You may not have heard of the Cinque Terre before, but chances are you’ve seen photos of them. Five colourful little villages on the northeast coast of Italy, clinging to the cliff tops and mostly inaccessibly by car. The stuff jigsaw puzzles and fairy tales are made of.
I did the research beforehand. Most tourists drive to La Spezia and then take the train from there to Monterosso, the first village. Somewhere on the internet I read that La Spezia is a busy town with expensive street parking, and that it would be best to drive to Levanto and catch the train from there. Then I talked to a friend who had visited the Cinque Terre a few years ago and she told me that I could take the boat that stops in each little village, providing a more scenic view from the coastline, and then take the train back.
Armed with this knowledge, we set out from Lucca early one morning. At first, everything went well. We had data for our GPS and the A12 autostrada was smooth and straight. We found the correct exit to Levanto and even navigated the twisting bends down to the village without mishap. We parked the car at the train station, fed the coin meter with enough Euros to last us until late afternoon and walked down to the beachfront.
I think Italy must have experienced a heat wave when we were there. It was 9AM and the sun beat down relentlessly. Soon, we were dripping with sweat as we strode along the esplanade in search of the boat that would take us to Cinque Terre. We searched and searched. We walked from the one end of the beach to the other. Nothing. Eventually we headed into town, hoping we might find a ticket office somewhere next to a hotel or a beachwear shop. Still nothing. Back to the beachfront we hiked. By now we were both red in the face, frustrated, tired, dehydrated and generally fed up. After two hours of fruitlessly searching for a boat, we were ready to give up.
“Screw the boat,” Gareth said. “Let’s take the train.”
We plodded back up the hill to the train station. As we stumbled into its shady interior, what should we see? A ticket office for the boat to the Cinque Terre! As the woman explained to us that you can only take the boat from Monterossa and that we needed to take the train there first, a high-pitched whistle indicated that the train was about to leave. “Hurry,” she said. “You don’t want to miss this train, or you’ll miss the next boat.”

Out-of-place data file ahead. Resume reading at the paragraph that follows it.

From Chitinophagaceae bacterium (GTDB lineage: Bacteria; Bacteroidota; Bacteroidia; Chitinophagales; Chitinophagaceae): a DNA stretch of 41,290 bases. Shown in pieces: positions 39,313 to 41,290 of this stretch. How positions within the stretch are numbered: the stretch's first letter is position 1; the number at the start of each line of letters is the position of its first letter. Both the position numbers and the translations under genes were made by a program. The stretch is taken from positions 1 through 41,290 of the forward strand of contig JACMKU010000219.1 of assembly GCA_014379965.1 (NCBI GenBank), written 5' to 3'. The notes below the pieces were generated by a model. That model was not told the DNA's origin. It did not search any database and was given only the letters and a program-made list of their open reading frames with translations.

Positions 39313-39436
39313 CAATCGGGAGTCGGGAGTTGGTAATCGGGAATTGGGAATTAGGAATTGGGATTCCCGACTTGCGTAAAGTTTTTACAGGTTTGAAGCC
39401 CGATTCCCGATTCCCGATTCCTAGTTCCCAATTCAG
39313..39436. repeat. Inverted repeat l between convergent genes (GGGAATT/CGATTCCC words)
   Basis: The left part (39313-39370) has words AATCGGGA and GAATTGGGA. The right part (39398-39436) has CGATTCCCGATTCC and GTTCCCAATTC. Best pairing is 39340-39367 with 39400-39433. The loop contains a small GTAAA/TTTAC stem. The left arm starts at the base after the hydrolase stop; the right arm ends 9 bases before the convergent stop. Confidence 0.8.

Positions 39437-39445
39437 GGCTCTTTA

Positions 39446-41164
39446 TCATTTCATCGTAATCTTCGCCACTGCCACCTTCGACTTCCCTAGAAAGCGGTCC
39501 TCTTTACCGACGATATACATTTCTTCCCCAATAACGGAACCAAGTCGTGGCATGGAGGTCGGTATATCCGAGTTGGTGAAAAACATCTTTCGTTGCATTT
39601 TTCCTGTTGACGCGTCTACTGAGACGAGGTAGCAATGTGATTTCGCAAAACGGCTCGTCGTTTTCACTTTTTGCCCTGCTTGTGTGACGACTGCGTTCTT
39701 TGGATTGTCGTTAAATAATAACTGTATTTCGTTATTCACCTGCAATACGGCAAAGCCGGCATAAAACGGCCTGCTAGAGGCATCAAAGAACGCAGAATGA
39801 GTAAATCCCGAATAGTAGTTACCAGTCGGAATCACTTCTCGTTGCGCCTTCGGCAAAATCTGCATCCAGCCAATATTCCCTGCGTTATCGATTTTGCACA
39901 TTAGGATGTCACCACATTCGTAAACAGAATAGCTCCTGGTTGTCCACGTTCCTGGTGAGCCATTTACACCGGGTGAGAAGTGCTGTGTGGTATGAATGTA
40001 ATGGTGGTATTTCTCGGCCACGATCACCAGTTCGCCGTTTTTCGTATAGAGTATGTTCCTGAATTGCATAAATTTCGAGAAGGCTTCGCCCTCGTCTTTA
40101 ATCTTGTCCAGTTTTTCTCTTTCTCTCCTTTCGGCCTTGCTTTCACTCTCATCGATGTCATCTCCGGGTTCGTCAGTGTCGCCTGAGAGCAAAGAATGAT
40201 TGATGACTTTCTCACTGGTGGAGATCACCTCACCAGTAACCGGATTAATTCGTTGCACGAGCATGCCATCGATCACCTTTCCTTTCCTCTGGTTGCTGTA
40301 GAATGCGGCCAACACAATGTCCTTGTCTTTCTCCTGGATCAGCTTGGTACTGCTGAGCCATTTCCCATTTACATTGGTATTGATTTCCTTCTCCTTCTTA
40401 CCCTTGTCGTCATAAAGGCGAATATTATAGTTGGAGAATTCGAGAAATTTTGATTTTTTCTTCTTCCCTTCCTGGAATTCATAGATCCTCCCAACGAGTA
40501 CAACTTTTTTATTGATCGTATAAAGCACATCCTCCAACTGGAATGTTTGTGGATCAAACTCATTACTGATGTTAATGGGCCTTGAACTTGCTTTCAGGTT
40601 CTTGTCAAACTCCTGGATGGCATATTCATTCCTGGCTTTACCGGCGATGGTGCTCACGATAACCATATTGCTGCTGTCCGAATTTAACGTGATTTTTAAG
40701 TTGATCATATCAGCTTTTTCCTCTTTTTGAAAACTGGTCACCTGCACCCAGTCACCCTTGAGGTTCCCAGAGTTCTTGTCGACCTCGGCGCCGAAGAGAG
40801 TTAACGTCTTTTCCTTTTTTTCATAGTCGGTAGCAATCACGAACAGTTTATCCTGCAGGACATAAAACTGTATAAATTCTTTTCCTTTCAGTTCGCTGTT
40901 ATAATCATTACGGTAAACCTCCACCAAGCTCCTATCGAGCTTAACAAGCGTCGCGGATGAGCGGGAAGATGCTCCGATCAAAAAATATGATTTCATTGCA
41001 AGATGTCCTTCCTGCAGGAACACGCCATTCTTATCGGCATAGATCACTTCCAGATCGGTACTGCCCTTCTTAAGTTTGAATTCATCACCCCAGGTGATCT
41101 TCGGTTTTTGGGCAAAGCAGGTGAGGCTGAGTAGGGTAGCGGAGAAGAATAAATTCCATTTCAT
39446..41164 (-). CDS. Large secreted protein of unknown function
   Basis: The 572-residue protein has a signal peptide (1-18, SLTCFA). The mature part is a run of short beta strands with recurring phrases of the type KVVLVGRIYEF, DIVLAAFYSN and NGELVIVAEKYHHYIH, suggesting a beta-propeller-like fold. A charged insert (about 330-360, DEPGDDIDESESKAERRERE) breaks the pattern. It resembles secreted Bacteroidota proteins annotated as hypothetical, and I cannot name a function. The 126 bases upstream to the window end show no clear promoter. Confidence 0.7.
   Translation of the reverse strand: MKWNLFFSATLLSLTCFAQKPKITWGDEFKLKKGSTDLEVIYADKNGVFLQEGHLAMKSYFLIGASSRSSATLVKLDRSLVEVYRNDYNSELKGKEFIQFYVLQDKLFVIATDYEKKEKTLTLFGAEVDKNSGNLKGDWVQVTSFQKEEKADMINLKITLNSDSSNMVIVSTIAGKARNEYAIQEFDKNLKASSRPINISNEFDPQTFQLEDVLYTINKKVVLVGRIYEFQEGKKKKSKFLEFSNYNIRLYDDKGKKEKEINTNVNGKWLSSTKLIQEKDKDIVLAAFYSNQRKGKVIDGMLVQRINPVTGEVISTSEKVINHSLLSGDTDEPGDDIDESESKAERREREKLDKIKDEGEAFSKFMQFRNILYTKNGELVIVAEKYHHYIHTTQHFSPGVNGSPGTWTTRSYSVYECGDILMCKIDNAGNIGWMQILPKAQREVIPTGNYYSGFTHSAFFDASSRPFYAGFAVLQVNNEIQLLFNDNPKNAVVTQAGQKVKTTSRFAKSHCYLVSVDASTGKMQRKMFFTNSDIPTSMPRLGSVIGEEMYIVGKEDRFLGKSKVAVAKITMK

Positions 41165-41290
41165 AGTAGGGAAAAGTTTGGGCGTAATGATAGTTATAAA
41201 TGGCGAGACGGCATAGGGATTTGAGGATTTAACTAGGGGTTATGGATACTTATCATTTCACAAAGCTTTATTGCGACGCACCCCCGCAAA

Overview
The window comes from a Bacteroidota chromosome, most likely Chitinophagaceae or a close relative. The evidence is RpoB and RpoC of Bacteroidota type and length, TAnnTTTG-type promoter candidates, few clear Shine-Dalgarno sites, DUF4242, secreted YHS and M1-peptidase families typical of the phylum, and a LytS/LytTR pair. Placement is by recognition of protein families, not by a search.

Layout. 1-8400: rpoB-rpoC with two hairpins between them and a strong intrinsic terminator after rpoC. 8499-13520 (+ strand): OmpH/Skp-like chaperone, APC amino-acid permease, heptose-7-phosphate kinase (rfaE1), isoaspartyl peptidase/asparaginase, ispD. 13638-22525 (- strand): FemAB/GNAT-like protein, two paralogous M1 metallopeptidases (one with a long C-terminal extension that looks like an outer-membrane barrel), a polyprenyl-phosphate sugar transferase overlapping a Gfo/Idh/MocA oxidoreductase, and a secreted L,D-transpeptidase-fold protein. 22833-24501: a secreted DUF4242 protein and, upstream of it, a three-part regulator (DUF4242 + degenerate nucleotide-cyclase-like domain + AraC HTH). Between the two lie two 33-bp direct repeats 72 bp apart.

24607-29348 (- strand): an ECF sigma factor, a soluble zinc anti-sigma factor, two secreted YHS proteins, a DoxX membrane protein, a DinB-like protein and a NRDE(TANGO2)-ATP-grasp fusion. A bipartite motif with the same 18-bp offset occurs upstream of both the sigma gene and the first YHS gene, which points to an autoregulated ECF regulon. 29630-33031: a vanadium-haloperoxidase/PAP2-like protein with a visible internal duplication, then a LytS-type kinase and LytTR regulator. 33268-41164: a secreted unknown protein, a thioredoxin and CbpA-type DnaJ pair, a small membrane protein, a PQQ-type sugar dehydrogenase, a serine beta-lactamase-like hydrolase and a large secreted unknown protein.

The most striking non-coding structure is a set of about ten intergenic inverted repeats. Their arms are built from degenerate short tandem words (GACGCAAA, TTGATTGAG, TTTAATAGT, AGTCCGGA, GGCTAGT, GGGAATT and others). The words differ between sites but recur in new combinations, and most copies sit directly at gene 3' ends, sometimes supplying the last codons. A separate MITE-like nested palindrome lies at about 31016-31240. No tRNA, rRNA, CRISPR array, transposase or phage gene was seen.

We sprinted! We piled onto the train just as the doors closed and it pulled out of the station. Sitting down for the first time since we got out of the car, Gareth and I smiled at each other. Not the best start to the morning, but at least we got it right in the end.
We got off at the next town and started walking down to the beach again. A signboard caught my attention: “Benvenuto a Bonassola.” Bonassola? Bonassola! I stopped two passersby and in broken Italian asked if we were at the right village. Of course we weren’t. We had taken the train in the wrong direction! We sprinted back up the hill again and arrived at the train station just as the train pulled away. It was an unmanned station. We didn’t have a train ticket back, we didn’t know how to buy another one and we didn’t know when the next train would show up. Dejected, we sat down in a small patch of shade and waited.
When the next train finally arrived, we took our seats nervously, knowing that you could get hefty 50 Euro fines if you were caught without a ticket. Luckily for us, no conductor showed up and, much to our relief, the next town we stopped at was Levanto again. At least this time we were headed in the right direction.
We knew we were at the right place the moment we set foot in Monterosso. The streets thronged with tourists and a holiday vibe hung in the air. Following the flow, we made it down to the harbour. As we had feared, we had missed the previous boat and the next one was only due in three hours.
Never mind, we told ourselves. At least now we had time to explore…
Next up, the Cinque Terre villages as seen from the boat. Have you visited the Cinque Terre? If so, how did you get there and can you give hints and tips on how to do it better?
For more posts in the Ciao Italy 2014 series, click here.